10. Energy Levels: Similar to how the BEMER PEMF here at Better Brain & Body stimulates blood circulation and assists in the production of ATP in the mitochondrial cells, infrared saunas do the same thing, but with light and heat. So, when this process happens in the sauna, cell energy levels go up, leading to reduced fatigue and higher overall energy.
Call or reach out to Better Brain & Body to schedule your sauna session today!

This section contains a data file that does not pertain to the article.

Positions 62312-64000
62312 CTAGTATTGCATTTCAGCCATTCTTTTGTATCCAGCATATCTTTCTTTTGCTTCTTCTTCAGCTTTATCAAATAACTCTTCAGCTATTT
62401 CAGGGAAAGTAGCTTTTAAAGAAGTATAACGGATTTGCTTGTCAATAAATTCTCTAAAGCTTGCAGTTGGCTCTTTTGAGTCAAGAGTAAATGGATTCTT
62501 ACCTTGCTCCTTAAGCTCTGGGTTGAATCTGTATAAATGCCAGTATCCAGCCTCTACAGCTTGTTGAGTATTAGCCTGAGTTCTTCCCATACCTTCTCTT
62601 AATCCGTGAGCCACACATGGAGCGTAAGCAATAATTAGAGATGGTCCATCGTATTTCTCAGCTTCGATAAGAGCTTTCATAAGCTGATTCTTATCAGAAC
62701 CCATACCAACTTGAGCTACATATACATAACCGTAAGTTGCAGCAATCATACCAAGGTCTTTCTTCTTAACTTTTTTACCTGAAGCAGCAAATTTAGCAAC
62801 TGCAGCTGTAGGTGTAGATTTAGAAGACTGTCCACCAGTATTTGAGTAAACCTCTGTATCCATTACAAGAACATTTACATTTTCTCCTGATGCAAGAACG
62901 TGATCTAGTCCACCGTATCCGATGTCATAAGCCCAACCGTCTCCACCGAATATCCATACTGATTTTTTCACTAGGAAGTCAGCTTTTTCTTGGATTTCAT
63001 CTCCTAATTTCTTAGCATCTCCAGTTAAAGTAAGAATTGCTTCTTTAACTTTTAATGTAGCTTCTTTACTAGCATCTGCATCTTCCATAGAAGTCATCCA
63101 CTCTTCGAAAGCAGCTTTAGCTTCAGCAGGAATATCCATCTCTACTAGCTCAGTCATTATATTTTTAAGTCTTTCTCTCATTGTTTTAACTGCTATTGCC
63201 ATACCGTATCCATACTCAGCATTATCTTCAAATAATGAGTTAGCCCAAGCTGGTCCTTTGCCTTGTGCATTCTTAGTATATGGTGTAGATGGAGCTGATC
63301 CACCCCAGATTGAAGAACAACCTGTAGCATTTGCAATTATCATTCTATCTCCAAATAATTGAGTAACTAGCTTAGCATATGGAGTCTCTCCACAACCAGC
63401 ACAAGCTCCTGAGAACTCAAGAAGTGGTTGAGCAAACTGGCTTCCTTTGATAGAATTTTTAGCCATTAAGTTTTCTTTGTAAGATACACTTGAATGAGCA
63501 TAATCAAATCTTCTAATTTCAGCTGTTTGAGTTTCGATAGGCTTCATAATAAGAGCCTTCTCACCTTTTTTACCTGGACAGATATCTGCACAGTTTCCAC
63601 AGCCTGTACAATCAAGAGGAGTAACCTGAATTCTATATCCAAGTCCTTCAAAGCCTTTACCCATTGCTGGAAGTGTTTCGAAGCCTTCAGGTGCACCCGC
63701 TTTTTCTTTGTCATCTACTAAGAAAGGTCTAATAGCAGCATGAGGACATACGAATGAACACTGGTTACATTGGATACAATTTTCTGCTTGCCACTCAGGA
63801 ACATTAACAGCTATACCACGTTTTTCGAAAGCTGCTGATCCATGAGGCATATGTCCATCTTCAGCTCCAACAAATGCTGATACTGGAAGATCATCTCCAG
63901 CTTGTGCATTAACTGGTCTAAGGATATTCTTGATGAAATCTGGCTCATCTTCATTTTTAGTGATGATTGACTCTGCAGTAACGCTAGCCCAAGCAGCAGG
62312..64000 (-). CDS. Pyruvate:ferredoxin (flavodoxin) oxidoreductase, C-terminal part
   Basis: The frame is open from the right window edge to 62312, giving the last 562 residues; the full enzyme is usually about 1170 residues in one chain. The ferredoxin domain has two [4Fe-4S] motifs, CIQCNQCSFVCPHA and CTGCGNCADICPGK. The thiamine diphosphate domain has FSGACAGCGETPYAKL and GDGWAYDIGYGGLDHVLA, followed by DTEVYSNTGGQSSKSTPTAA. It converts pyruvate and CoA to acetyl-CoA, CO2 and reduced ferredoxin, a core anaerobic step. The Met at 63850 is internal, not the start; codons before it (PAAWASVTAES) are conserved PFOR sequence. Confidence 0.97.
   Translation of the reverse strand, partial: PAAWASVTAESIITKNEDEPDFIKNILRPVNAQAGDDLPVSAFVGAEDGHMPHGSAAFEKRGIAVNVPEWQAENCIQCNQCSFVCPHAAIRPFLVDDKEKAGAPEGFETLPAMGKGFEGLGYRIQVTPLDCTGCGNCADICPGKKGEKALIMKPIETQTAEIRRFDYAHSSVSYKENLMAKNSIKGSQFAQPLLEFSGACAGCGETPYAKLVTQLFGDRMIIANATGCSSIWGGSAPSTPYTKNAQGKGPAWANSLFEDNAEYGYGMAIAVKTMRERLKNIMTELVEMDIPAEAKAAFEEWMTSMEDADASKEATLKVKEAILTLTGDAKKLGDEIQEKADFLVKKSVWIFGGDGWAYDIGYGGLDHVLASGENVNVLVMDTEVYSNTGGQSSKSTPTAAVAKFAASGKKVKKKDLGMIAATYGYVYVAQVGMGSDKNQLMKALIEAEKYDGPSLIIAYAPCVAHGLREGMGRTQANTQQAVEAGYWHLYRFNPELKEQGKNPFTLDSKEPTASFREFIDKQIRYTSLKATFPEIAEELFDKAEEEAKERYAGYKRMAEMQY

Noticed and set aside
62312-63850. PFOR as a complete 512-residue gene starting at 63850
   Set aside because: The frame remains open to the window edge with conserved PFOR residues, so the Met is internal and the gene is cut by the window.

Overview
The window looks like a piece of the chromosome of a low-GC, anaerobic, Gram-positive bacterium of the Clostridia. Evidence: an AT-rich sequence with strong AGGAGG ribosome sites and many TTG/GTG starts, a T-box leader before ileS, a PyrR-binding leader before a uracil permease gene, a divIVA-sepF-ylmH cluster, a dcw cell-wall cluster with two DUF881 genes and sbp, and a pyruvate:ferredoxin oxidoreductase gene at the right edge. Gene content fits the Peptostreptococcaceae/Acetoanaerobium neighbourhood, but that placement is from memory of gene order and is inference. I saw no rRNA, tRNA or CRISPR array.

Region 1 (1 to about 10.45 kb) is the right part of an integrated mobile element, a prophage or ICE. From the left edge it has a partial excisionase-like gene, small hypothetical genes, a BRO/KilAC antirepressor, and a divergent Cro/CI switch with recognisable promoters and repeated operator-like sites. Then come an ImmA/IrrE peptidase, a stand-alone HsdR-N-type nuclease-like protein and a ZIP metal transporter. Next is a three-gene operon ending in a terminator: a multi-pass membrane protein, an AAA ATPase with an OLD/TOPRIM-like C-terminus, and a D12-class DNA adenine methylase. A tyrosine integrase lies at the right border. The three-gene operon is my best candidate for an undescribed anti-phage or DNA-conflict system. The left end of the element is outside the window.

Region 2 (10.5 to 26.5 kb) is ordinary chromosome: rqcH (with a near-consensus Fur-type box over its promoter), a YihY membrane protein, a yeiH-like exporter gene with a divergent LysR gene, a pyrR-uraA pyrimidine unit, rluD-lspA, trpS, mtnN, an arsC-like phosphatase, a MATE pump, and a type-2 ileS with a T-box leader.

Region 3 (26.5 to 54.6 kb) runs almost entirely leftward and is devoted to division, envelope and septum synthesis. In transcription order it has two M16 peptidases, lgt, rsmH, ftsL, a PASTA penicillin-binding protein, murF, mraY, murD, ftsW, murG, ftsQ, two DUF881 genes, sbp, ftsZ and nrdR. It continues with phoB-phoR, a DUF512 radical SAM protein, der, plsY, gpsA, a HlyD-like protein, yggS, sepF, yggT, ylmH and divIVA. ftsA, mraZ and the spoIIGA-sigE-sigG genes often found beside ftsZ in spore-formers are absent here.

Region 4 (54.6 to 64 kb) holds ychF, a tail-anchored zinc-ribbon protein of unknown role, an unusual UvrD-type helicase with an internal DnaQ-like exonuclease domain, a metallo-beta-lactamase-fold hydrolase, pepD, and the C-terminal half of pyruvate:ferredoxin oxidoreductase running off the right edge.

Sources: Beever, Richard. “Far-infrared saunas for treatment of cardiovascular risk factors: summary of published evidence.” Canadian family physician Medecin de famille canadien vol. 55,7 (2009): 691-6. https://pubmed.ncbi.nlm.nih.gov/19602651/ "Benefits of Infrared Sauna for Your Skin." Saunas.Org, 17 Apr. 2019, saunas.org/infrared-sauna-skin/ Genuis, Stephen J et al. “Blood, urine, and sweat (BUS) study: monitoring and elimination of bioaccumulated toxic elements.” Archives of environmental contamination and toxicology vol. 61,2 (2011): 344-57. doi:10.1007/s00244-010-9611-5 "Healthy Lifestyle: Weight Loss: Counting Calories: Get Back to Weight-loss Basics." Mayo Clinic, 18 Jan. 2023, www.mayoclinic.org/healthy-lifestyle/weight-loss/in-depth/calories/art-20048065#:~:text=Tipping%20the%20scale,physical%20activity%2C%20you%20lose%20weight. "Inflammation." National Institute of Environmental Health Sciences, 28 Apr. 2021, www.niehs.nih.gov/health/topics/conditions/inflammation/index.cfm. "Infrared Saunas: What They Do and 6 Health Benefits." Cleveland Clinic, 14 Apr. 2022, health.clevelandclinic.org/infrared-sauna-benefits/. Johannes. "Is A Sauna Good For Your Skin?" Clearlight, 8 Jan. 2022, www.infraredsauna.co.uk/blog/is-a-sauna-good-for-your-skinnbsp. Laukkanen, T., Kunutsor, S.K., Khan, H. et al. Sauna bathing is associated with reduced cardiovascular mortality and improves risk prediction in men and women: a prospective cohort study. BMC Med 16, 219 (2018). https://doi.org/10.1186/s12916-018-1198-0 Masuda, Akinori et al. “The effects of repeated thermal therapy for patients with chronic pain.” Psychotherapy and psychosomatics vol. 74,5 (2005): 288-94. doi:10.1159/000086319 Mero, Antti et al. “Effects of far-infrared sauna bathing on recovery from strength and endurance training sessions in men.” SpringerPlus vol. 4 321. 7 Jul. 2015, doi:10.1186/s40064-015-1093-5 https://springerplus.springeropen.com/articles/10.1186/s40064-015-1093-5 Myers, Amy MD. (n.d.). "6 Benefits of Infrared Sauna Therapy." Amy Myers MD, www.amymyersmd.com/article/benefits-infrared-sauna-therapy. "NCI Dictionary of Cancer Terms: White Blood Cell." (n.d.). National Cancer Institute, www.cancer.gov/publications/dictionaries/cancer-terms/def/white-blood-cell. Yuki Tamura, Hideo Hatta, Heat stress induces mitochondrial adaptations in skeletal muscle, The Journal of Physical Fitness and Sports Medicine, 2017, Volume 6, Issue 3, Pages 151-158, Released on J-STAGE May 17, 2017, Online ISSN 2186-8123, Print ISSN 2186-8131, https://www.jstage.jst.go.jp/article/jpfsm/6/3/6_151/_article/-char/en,